Much of the talk heading into the Charlottesville Super Regional centered around Mississippi State’s strong bullpen.
And that was exactly the case in the aftermath of the Bulldogs’ 6-5 series-clinching win over Virginia on Monday afternoon.
Mississippi State relievers Chad Girodo and Jonathan Holder proved the difference.
“I love their bullpen,” said Virginia coach Brian O’Connor. “We’ve faced some pretty good bullpens this year – N.C. State, North Carolina, people like that -- Mississippi State’s is right up there, if not the best that we’ve seen all year.
“Their ability to throw some of those left handers out of the pen; we didn’t even see some of their righties. They caused us some fits.”
Girodo scattered five hits and two runs over his 4 2/3 innings of relief, fanning a whopping 10 Wahoos in the process.
The left-hander, who was picked by the Toronto Blue Jays in the ninth round of the MLB Draft on Friday , had Virginia hitters off balance with his three-quarter delivery.
“Coming from that low arm slot, the ball in his hand looks pretty similar on each of his pitches,” said Virginia catcher Nate Irving. “He did a great job of changing speeds and throwing strikes. When you do that consistently, you’re going to give yourself a chance to win.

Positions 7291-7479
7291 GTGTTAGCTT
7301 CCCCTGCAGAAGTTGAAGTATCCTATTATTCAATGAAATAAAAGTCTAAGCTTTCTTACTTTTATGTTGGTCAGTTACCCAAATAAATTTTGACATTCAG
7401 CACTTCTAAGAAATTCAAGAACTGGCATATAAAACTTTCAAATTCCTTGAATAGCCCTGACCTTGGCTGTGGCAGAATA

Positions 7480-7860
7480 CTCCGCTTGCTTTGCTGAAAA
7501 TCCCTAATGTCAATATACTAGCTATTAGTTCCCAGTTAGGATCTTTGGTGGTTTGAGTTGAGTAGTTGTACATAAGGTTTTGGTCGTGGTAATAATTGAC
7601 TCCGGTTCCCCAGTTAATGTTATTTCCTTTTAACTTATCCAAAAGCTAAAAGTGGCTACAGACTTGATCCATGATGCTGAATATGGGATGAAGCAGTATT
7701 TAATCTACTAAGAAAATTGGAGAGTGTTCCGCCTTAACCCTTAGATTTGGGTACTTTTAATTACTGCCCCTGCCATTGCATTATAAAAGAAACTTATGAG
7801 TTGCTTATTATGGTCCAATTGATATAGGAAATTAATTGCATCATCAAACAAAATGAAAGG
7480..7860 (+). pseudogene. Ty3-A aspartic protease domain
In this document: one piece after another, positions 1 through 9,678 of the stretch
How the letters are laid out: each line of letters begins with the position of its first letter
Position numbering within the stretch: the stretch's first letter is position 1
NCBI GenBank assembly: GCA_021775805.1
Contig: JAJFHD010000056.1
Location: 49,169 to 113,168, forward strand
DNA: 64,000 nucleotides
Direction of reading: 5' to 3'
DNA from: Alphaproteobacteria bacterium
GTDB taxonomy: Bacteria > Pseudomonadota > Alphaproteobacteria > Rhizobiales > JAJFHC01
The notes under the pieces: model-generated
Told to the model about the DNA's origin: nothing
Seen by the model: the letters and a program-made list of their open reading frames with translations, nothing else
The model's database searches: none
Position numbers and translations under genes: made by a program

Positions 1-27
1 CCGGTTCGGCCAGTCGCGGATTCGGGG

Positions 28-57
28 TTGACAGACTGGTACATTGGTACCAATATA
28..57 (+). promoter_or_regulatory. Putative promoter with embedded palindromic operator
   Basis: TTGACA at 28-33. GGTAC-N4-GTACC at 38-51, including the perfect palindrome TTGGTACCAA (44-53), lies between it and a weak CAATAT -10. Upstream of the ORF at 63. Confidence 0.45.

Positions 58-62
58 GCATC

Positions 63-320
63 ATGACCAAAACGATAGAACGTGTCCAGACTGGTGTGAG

“He went in there and attacked the zone -- and that [success] is what happens when you throw strikes and get ahead.”
Girodo said he threw predominantly sliders, mixed with occasional fastballs to keep Virginia hitters honest.
Girodo had struggled in his college career until making the decision, just before this season, to “drop down” in his delivery and throw from more a three-quarter angle.
“Things weren’t really going my way and I was like, ‘What’s the worst that could happen?’” Girodo said. “I kind of just jumped off the cliff and tried it.”
Holder, a right-hander, made things more interesting than Bulldog fans may have liked in the ninth inning, though he was never really roughed up.
The Cavaliers’ rally was sparked by a routine grounder to third that a hustling Joe McCarthy turned into an infield single.
Holder then coaxed Brandon Downes into hitting a grounder to first baseman Wes Rea, only he took his eye off of Rea’s toss as he was running to cover first base and wound up falling on his rear.
“It takes a little bit to get moving and I was going full speed,” said the smiling 6-foot-2, 229-pounder. “Feed was good. I was over there looking for the ball and the bag at the same time. I looked down for the bag and the ball was coming and my feet came out from under me.”
Holder shook things off, though, and retired Derek Fisher on a grounder to end the game.
“I’m taught to be relaxed on every pitch,” Holder said. “Some stuff didn’t go my way, like on that 3-1 feed.
“It’s easy to give up and throw the towel in, but I tried to take the sting out of the bats and push through.”